Finally, we had Rudy Negrete coming to sit in with us for the last six songs of the set, kind of a grand finale.  Rudy, I actually wasn’t worried about. I’ve seen him perform, and he’s a fine singer and guitarist.  Playing with him was really special for me though, and I wanted the set to go great. I was Rudy’s fifth grade teacher twenty years back and enjoyed having him in class. We stayed in touch now and then even after he went to high school, until I changed schools. Anyway he saw a comment I left on Stevie Ray Vaughn’s website a few years ago and emailed me. Turned out he was a hot guitarist and singer. I’d been to see his bands a few times, and we’d gotten together to jam, but this was the first time we ever played out together. I thought it’d go fine, but you never know.


      So anyway, we headed over to the gig Saturday night about an hour and a half before the show, and man, the roads were slick. We were slipping and sliding all over the place. We got there, and I carried in our stuff. Alpha’s drums were on stage, and Barbara, who was there already, said he’d gone to look for parking, the finding of which, by the way, is a major accomplishment in that part of Rogers Park. Dorothy came in and joined Barbara, while I went to look for a parking place, which I was able to do in a mere twenty minutes, although it was three blocks from the club. I got back about forty-five minutes before show time, and we finished setting up about fifteen minutes before Barbara was supposed to go on. I looked around, and it seemed my fears were coming true: the room wasn’t empty, but almost. I had the idea that the people there were Barbara’s friends. Three people we knew were there.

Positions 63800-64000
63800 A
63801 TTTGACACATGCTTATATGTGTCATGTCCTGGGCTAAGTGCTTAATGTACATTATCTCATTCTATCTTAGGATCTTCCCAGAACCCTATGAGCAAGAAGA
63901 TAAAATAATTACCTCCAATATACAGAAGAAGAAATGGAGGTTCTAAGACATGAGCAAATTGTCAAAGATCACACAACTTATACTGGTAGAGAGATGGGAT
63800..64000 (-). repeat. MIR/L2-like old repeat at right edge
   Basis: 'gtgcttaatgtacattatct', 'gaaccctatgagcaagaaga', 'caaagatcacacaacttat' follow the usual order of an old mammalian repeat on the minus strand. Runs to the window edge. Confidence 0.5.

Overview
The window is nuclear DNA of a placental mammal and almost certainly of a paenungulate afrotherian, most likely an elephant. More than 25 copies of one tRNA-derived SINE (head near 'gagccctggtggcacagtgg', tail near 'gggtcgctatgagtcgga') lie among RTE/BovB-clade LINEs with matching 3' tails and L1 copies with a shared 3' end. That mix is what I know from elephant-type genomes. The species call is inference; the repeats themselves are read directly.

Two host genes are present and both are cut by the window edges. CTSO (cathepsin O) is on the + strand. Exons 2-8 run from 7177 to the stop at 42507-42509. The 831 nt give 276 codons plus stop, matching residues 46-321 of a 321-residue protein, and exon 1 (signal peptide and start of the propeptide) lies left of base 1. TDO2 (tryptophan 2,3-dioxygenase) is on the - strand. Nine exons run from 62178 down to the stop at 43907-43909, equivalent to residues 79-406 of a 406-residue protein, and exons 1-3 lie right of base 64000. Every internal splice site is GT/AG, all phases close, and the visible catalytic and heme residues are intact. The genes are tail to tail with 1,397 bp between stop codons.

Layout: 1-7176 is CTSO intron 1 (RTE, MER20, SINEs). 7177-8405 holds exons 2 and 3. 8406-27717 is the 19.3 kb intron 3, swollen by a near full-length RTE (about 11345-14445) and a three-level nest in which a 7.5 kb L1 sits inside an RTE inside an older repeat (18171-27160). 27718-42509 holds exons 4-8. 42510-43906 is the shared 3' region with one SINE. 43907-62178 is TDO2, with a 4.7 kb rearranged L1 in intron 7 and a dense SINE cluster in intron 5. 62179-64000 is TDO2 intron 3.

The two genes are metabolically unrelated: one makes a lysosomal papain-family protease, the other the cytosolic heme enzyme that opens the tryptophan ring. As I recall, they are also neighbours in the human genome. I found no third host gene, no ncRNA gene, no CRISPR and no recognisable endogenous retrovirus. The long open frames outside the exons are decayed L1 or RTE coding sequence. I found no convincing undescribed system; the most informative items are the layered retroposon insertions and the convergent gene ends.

I guess what was happening was that people were having as much trouble as I did finding  parking, more even. By the time, Barbara started her set, a few more of our friends had rolled in, and several more of hers. Her set was amazing, excellent from start to finish, and halfway through, Alpha just went up and started adding some fine percussion. By the time she finished, the place was packed. A few less of our friends might’ve been there than usual, but this was more than made up for by people from the neighborhood stopping by, deciding to pay the cover and stay. We took the stage, and I’m thinking, “OK, moment of truth.” It turned out to be the most fun set I’d played in years. Not only did Alpha play flawlessly, he had so much fun doing it that it seemed to infect the whole room. I know for sure that Dorothy and I had great fun. She played and sang really well, and I didn’t embarrass myself too much. Then we got Rudy up there to end the set. By then the place was jammed, and he just blew the roof off.  We got done playing about eleven-thirty, and I couldn’t even think about sleepingtill three that morning, I was so wired from the music. I love nights like that.

Dorothy & Kent


We played The Heartland Café ( again on Saturday, July 27. Alpha Stewart was playing percussion with us again, and my friend and former fifth-grade student, Rudy Negrete, also sat in again on several songs. It turned out to be a really fun night. This in spite of the fact that my effects pedals were acting up and the sound man set the stage monitors too low. We recorded the evening, and the vocals were plenty loud out front, but on stage I couldn’t hear myself. Which I hate, because I tend to compensate by singing louder and my vocal tone suffers. It helped that the place was packed, though, and that the people with whom I was playing are great fun to be around. The music didn’t sound that bad either, when I watched the recording. Well, the sound was straight from the camera, and it sounded kinda flat and tinny on our lab top. It sounded better on our desktop computer, and through headphones it didn’t sound too bad at all.

I’m gonna insert a video here of us jamming on “Stagger Lee” that evening.


About kentmcdanielwrites

Writer and musician.